I’ve already noted that we’re in for a brutal season of class warfare (“Get Ready for the Politics of Envy”).

The administration will seek to portray those who have been successful and don’t want to have more of their earnings confiscated by the IRS as selfish. The president has gone so far as to say that Rep. Paul Ryan’s budget proposals “change our social compact in a pretty fundamental way.”

Oon this claim, Daniel Henninger writes in today’s Wall Street Journal:

Mr. Obama has gone to this “millionaires” well so many times since the first days of his presidency that one would have to be obtuse not to recognize a visceral animosity beneath these sentiments.

It suggests that Mr. Obama has not much more understanding beyond an undergraduate seminar on “Class in America” of the complex and unique role wealth has played in American life. Since the Pilgrims, no nation has seen more wealth flow back from those who earned it into the welfare of the nation they inhabit.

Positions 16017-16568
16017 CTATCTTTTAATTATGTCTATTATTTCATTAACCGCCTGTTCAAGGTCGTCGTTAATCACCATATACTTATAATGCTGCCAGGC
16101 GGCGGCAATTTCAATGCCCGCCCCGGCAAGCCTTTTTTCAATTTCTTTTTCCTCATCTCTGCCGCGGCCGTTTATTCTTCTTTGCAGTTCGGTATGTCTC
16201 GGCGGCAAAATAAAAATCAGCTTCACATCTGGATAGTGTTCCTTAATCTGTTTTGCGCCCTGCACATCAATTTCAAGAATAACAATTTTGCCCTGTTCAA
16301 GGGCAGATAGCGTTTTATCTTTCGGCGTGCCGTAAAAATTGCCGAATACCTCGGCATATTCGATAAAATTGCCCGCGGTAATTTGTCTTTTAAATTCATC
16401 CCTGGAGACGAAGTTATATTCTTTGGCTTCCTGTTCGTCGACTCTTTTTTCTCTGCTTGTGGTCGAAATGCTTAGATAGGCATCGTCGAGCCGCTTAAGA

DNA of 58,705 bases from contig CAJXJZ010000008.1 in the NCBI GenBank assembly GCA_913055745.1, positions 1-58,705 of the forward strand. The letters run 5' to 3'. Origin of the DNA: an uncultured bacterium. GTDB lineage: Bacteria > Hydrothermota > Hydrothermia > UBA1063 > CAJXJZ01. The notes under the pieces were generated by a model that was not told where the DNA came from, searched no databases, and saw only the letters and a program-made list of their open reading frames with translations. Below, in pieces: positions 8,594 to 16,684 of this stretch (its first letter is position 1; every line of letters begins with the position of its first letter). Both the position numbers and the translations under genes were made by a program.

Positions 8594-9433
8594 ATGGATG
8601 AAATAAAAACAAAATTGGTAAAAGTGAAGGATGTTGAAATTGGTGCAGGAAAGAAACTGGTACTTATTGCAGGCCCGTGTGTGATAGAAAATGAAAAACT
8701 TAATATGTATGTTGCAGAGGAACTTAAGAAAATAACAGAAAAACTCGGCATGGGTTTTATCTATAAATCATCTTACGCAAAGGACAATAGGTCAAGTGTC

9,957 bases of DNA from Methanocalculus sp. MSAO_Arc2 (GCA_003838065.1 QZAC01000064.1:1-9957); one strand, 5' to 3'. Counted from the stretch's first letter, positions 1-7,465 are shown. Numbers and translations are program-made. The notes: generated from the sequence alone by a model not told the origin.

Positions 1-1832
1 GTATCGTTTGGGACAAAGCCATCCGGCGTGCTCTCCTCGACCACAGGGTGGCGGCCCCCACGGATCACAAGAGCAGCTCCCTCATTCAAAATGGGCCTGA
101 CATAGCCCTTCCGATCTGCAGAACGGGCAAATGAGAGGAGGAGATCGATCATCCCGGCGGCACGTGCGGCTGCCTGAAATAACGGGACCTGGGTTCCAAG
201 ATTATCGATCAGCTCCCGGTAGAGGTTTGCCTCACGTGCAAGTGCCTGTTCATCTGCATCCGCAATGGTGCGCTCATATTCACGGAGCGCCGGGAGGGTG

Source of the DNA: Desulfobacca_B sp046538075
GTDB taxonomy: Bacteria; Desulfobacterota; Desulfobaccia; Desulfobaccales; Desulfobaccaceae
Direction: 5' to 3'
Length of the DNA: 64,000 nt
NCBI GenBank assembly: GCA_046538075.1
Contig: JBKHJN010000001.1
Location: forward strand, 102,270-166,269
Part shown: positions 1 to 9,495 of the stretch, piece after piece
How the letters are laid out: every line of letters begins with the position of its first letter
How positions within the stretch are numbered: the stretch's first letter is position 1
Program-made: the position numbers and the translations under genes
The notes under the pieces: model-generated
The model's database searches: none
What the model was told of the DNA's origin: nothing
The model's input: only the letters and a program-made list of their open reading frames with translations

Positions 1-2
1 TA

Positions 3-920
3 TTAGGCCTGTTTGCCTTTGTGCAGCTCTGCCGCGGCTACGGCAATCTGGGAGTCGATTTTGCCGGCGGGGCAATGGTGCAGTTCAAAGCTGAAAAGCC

Until recently, however, this money flowing back into the welfare of the nation was voluntary charity:

Andrew Carnegie alone built more than 1,600 libraries in the U.S. Today, according to Internal Revenue Service data, there are some 110,000 grant-making private foundations in the U.S. Beyond the foundations bearing the names of famously undertaxed plutocrats such as Warren Buffet and Bill Gates there are another hundred thousand or so, often run by modestly wealthy families whose foundations support a vast array of needs-scholarships, schools, hospitals, cultural institutions and even causes across the political spectrum, no doubt including windmills.

Our original social compact was built on hard work and voluntary charity for those in need. But President Obama’s social compact is based on larger government instead of charity. I believe that Paul Ryan’s budget would go a long way towards restoring our social contract by reducing soul-killing government dependency.

What federal government program is as successful as Andrew Carnegie’s libraries? (I mentioned one of them yesterday as a rare example of the still-thriving library, where reading, not providing sleeping space for the homeless, is the order of the day.)

A lot of the next election will revolve around our disparate notions of this nation’s social contract.